By Liz Nicholls, 12thnight.ca
In their one review ever, in The Wiltsburg Times Chronicle, a nameless writer delivered the opinion that The Plaids’ sound “is to modern music what Formica is to marble.”
It is a measure of their infinite hopefulness that the guileless lads from Plaid “chose to take this as a compliment.” And they even saved the clipping.
That’s the bowtie-and-Brylcreem ‘50s evoked by this affectionately cornball jukebox homage to the close-harmony guy groups of the era. The American Dream is still in working order. Sincerity rules over irony, even when it pertains to cardigans. Harmony is a many-splendored thing. Where do unresolved chords go? Not here, ladies and gentlemen, not here.
The fun of Kate Ryan’s Mayfield production of Forever Plaid — with its musically dexterous foursome of charmers — is the playful way it negotiates between nostalgia for a lost age and light-handed mockery of its white-bread squareness.
It’s February 9, 1964. And four earnest amateurs with big dreams are en route to their first pro gig, at the Fusel Lounge in the Harrisburg, Pa. Airport Hilton (amusingly evoked by Ivan Siemens’ set, with Matt Schuurman’s video design). It all ends with a bang: a busload of Catholic schoolgirls going to see the Beatles on The Ed Sullivan Show. Yes, the lads meet their untimely end in a head-on collision — with rock.
“We’re the Plaids and we’re dead.” Forever Plaid is their reprieve. Thanks to a convergence of astral plains and an expanding hole in the ozone, not to mention the the cosmic power of harmony, Frankie (Stephen Greenfield), Sparky (Andrew MacDonald-Smith), Jinx (Farren Timoteo) and Smudge (Kamyar Pazandeh) are back from the Great Beyond after 54 years. They file apprehensively onto the stage in the dark, with candles, to do the concert they never got to give in life. O death, where is thy sting (and thy E-flat diminished seventh)? It is, says one Plaid looking on the bright side, “the biggest comeback since Lazarus.”
What you hear, in Stuart Ross’s early jukebox musical (it dates from the West Bank Cafe in New York in the late ‘80s), is a vintage collection of ‘50s guy-group classics, more than two dozen of them: Three Coins In The Fountain, Rags to Riches, Magic Moments, No Not Much, Moments To Remember Love Is A Many Splendored Thing…..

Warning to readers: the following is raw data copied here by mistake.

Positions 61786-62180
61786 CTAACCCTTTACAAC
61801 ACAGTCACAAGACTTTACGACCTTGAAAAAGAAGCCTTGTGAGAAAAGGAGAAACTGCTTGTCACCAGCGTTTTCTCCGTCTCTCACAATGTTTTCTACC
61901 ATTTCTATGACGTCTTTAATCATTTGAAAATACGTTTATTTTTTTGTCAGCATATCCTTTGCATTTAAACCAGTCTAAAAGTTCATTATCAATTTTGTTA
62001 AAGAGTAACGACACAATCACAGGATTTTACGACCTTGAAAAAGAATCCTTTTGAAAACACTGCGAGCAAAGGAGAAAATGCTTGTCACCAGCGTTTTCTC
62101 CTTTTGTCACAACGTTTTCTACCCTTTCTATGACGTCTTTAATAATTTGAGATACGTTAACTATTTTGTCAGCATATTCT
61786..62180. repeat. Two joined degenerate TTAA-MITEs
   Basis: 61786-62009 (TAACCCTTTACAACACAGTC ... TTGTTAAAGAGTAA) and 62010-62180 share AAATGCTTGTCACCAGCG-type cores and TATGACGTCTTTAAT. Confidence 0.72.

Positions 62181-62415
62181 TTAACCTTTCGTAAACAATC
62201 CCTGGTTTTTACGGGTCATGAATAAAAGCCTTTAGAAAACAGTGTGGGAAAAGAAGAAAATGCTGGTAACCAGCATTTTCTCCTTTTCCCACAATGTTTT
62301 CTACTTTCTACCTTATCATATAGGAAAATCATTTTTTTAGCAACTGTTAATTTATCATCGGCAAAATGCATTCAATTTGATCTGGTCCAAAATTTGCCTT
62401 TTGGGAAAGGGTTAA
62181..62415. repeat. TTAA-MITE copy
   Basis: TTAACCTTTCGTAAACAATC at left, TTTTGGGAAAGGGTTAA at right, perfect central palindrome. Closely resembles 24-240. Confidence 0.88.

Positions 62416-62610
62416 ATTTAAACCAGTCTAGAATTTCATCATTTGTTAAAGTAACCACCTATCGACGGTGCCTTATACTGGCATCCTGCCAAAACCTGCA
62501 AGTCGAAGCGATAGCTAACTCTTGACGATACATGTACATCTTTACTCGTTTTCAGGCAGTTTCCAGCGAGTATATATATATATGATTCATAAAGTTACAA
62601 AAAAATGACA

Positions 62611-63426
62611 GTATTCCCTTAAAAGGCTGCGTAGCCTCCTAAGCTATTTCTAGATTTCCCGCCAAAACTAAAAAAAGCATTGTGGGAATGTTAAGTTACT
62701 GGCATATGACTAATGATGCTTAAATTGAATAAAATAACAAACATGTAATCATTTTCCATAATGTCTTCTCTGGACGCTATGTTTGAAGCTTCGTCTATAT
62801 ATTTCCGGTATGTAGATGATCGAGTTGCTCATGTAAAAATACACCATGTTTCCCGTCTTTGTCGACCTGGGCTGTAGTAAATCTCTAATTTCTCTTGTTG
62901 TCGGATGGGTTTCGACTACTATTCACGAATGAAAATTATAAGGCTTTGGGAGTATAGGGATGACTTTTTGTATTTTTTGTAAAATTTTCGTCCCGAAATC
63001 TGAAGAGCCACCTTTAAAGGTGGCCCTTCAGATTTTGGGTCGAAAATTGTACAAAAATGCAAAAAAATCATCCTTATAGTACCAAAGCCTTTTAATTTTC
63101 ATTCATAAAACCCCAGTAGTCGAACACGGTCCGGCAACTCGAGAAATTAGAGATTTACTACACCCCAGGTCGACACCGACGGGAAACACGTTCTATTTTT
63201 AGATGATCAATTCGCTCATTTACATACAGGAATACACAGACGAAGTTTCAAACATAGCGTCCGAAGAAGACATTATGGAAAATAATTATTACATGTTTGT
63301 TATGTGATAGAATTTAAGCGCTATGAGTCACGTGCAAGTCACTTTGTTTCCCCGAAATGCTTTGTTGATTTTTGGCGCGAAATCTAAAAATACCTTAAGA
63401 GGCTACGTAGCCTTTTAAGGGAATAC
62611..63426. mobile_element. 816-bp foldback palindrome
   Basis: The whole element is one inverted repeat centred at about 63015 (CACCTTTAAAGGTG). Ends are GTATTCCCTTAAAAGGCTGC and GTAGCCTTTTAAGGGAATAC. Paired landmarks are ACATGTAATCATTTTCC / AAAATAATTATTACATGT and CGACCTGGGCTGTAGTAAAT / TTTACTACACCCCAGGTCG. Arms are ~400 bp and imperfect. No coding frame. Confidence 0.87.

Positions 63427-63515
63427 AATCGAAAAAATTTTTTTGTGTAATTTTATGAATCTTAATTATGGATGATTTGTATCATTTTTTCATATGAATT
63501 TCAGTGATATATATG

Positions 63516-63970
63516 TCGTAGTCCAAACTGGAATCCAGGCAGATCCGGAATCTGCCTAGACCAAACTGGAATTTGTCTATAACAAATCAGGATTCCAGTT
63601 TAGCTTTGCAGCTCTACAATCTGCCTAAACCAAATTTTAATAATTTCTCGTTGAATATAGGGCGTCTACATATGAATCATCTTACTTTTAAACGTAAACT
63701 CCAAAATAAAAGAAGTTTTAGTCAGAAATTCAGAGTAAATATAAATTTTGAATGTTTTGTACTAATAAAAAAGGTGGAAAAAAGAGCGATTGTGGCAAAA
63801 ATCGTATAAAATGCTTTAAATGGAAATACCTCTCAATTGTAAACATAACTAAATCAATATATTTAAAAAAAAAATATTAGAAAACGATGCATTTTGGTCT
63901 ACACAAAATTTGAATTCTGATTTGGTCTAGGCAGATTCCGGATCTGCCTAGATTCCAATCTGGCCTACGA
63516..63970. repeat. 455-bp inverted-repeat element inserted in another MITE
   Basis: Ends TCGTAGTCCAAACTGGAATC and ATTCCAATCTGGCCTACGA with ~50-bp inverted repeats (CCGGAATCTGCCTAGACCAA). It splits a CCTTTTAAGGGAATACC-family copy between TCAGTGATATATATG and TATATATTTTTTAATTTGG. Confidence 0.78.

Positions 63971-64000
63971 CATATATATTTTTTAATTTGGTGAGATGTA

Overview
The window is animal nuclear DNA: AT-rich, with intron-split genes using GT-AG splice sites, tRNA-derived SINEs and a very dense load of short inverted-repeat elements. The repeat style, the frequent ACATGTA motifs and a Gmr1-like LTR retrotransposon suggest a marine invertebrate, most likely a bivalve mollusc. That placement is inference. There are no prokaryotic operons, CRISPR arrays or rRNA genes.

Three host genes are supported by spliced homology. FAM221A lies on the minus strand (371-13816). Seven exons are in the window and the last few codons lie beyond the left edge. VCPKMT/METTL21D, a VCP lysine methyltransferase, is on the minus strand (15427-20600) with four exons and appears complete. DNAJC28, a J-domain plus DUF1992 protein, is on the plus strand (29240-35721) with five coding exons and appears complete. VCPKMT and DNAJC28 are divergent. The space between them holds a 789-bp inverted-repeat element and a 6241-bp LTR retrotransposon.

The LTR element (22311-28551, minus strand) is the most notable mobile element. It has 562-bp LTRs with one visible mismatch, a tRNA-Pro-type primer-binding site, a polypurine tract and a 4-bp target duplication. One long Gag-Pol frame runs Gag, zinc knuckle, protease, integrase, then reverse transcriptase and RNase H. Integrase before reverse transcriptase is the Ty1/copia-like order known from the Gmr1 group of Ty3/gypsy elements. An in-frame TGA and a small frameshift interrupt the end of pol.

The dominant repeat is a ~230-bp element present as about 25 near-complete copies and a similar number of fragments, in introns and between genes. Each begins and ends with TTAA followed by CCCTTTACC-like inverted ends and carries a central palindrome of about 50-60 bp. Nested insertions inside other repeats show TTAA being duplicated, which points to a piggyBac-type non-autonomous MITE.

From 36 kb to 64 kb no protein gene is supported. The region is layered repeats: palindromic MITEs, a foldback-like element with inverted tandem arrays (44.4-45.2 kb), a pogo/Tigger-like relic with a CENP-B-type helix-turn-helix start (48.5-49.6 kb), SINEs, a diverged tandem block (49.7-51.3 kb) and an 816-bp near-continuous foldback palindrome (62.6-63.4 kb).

It’s the white end of the pop culture spectrum, the milieu owned by the likes of The Lettermen, The Four Aces, The Ames Brothers, Andy Williams, Perry Como, crooning over sunshine and falling stars. And when four eager-to-please white nerds, inordinately pleased with little staging coups like their plaid cumberbunds, go “ethnic” — they don straw hats to go Latino, or venture into calypso (with palm tree) — the results are, in every way but the musical, amusingly tone deaf.
When the Plaids get a little wistful about the careers they might have had, or they sing the Plaid version of She Loves You (“she loves you … yessiree!”), you realize that the Catholic girls just hastened the inevitable. Sh’boom, dramatic irony.
The shrewd appeal of Forever Plaid is the musical expertise in four-part harmony of a cast who artfully perform as artless amateurs scrambling to do a home-made show. It wouldn’t be funny if the four couldn’t sing, beautifully, together. They do.
They have their little idiosyncracies. Greenfield’s Frankie, the MC, is, as in life, still wheezing asthmatically when the going gets tense. Pazandeh as Smudge, reaches for the Tums periodically. Timoteo’s Jinx has regular nosebleeds on challenging high notes. With his round-eyed double-entendres, MacDonald-Smith’s Sparky is in charge of the prim, deadpan narration, full of inadvertent double-entendres. “We’ll serenade your every affair.”
Each has a star turn on a song. Pazandeh’s impressive account of the proletariat anthem 16 Tons, accompanying himself on a ketchup bottle, is a highlight, with amusingly bland annotations. “We work hard to sing about men who love, and we love to sing about men who work.”
And Cindy Kerr’s choreography, with its earnest guy-group synchronized moves just slightly gone wrong, is consistently funny onstage,
Their pièce de résistance is a frantic three-minute 11-second version of an entire Ed Sullivan season, a snapshot of life in the ‘50s, complete with Señor Wences, Topo Gigio, the Singing Nun, and a dizzy variety of magic, acrobatic, and animal acts. Holy cannoli, even the acquiring of an audience volunteer for a number seems unusually relaxed, since it’s also a homespun spoof of audience participation.
And there’s the music, songs preserved in amber. Shlock never sounded so tuneful. The rapport between the Plaids and their band, Ryan Sigurdson at a grand piano and Derek Stremel on bass, is supple and fun. And the sound (Harley Symington) is, as usual at the Mayfield, impeccable.
Theatre: Mayfield Dinner Theatre
Written by: Stuart Ross
Directed by: Kate Ryan
Starring: Steven Greenfield, Andrew Macdonald-Smith, Kamyar Pazandeh, Farren Timoteo
Running: through July 29
Tickets: 780-483-4051, mayfieldtheatre.ca